The (Missed) Opportunity of Supplier Performance Management

Benefits clear, but few enterprises implementing necessary processes or technologies, Aberdeen/iSource survey reveals

Tempe, AZ  Most enterprises are missing out on the benefits of a well-managed supply base because they do not have in place the technological infrastructure, strategies or processes necessary to properly measure their suppliers' performance, according to a new study from technology consultancy Aberdeen Group and iSource Business magazine.

Enterprises that have implemented consistent supplier performance measurements programs have been able to improve the performance of their suppliers by more than 26 percent on average, according to the study, which was based on a survey of supply chain and procurement executives from manufacturing and non-manufacturing companies around the world.

Yet only 56 percent of enterprises have put formal supplier performance measurement procedures in place, and nearly three-quarters (72 percent) of survey respondents said that their companies measure the performance of fewer than half of their suppliers, according to the study, "The Supplier Performance Measurement Benchmarking Report."

"In short, by failing to measure the majority of the supply base, companies are exposing themselves to large-scale quality mishaps, service deficiencies and cost overruns that can eat into bottom-line profits and damage competitive positioning in the market," write the report's authors, Tim Minahan, vice president and managing director of supply chain research at Aberdeen, and Mark Vigoroso, research product manager for e-business and enterprise applications at the consultancy.

As examples of the potential pitfalls of failing to properly monitor suppliers, the analysts cite Ford Motor Co.'s $3 billion recall of Firestone tires after design and quality issues came to light, as well as Coca-Cola's recall of 15 million cans and bottles of its soft drinks in Europe after contaminated chemicals used at a certain bottling plant reportedly caused several consumers to become ill, costing the company $60 million in lost sales.

Beyond these extreme cases, the Aberdeen/iSource report suggests that with companies on average spending half their earnings to purchase goods and services from external suppliers, it is essential that enterprises be able to measure their supply base's performance in order to asset the true total cost of ownership of their supply relationships, products and entire supply chain.

"A tremendous amount of cost savings and value generation opportunities are falling through the cracks due to insufficient infrastructure and inconsistent strategies for measuring and managing supplier performance," said Minahan in an interview. "Our research indicates that enterprises with established standard metrics and procedures for measuring supplier performance have been able to dramatically increase supplier performance in the areas of quality, on-time delivery, price, total cost, contract compliance, lead times and overall responsiveness, most of which have resulted in hard-dollar savings.

The survey revealed the extent to which supply chain practitioners view supplier performance management (SPM) as a vital process: More than 70 percent of the surveyed enterprises consider supplier performance measurement as "very important" or "critical" to their own companies' operations.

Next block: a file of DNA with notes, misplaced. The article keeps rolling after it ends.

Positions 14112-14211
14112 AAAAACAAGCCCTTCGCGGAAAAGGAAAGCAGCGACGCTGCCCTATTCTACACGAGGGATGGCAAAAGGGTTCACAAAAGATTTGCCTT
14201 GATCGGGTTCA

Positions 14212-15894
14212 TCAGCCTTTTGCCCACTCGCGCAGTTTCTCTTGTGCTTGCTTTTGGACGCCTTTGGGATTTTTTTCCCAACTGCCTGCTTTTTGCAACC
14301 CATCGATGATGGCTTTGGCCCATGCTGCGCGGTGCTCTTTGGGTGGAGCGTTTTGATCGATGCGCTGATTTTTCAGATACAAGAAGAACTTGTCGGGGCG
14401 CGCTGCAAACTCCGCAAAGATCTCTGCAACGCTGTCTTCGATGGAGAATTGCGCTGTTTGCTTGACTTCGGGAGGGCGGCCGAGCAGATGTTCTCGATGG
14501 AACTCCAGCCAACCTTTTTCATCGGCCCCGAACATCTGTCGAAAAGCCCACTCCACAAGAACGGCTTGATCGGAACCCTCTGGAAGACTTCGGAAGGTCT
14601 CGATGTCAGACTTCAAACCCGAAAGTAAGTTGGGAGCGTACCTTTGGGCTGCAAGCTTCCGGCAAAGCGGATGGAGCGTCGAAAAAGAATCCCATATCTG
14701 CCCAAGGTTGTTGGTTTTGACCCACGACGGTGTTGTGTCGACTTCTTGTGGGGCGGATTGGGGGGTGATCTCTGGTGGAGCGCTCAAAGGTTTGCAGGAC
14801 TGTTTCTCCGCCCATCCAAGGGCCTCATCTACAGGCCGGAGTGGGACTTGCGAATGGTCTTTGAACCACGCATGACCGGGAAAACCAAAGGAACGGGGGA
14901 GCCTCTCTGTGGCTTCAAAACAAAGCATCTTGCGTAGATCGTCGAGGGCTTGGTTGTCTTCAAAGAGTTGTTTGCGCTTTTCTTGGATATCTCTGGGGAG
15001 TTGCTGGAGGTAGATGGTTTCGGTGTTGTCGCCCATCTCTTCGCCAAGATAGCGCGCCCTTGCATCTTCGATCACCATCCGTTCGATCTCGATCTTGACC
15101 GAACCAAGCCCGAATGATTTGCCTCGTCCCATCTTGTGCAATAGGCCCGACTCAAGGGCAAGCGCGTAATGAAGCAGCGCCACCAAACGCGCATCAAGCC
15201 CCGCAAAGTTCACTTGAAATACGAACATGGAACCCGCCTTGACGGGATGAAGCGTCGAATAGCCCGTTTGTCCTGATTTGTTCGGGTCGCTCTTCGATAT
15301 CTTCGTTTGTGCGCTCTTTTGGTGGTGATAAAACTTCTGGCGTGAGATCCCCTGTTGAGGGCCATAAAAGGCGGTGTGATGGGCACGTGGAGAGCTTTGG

At the same time, nearly 60 percent of the respondents indicated that they were less than satisfied with their SPM capabilities, and only half said their companies had formal procedures in place for measuring supplier performance.

Obstacles in the way of more effective supplier performance measurement included large supplier rolls, disparate data sources and labor-intensive data-collection processes, and inconsistent goals and metrics across different divisions or sites within an enterprise. In addition, the survey found that only a little more than half (54 percent) of the respondents said they use automation tools to measure supplier performance.

Minahan and Vigoroso cite four key strategies for realizing greater benefits from SPM, including tracking the performance of a greater portion of the supply base, standardizing supplier performance measurement procedures across the enterprise, collaborating with suppliers on performance metrics and improvements, and automating certain performance measurement activities.

Those enterprises with the best SPM programs in place were able to improve supplier performance by 26 percent on average, the study showed, outdoing those programs that lacked some critical component. For example, those companies tracking more than 50 percent of their supply base saw more than twice as much improvement in supplier performance as those companies tracking less than 50 percent: 38.5 percent improvement versus 17.4 percent.

Minahan said the importance of effective SPM is likely to grow, given current business trends. "An increased reliance on external supply partners to manage a larger portion of product content and growing number of business processes will make supplier performance measurement a vital business strategy for controlling costs, managing risks and driving continuous improvement across the extended supply chain," he explained.

Looking ahead, a question on the survey regarding future intentions revealed that enterprises anticipate bringing greater automation to their supplier performance measurement programs, with nearly 60 percent of respondents planning to use automation to improve data collections and improve their ability to analyze the collected information.

Enterprises also are looking to expand their ability to predict their suppliers' future performance rather than merely relying on backward-looking assessments of past performance.

The Supplier Performance Measurement Benchmarking Report is available on the iSource Business Web site.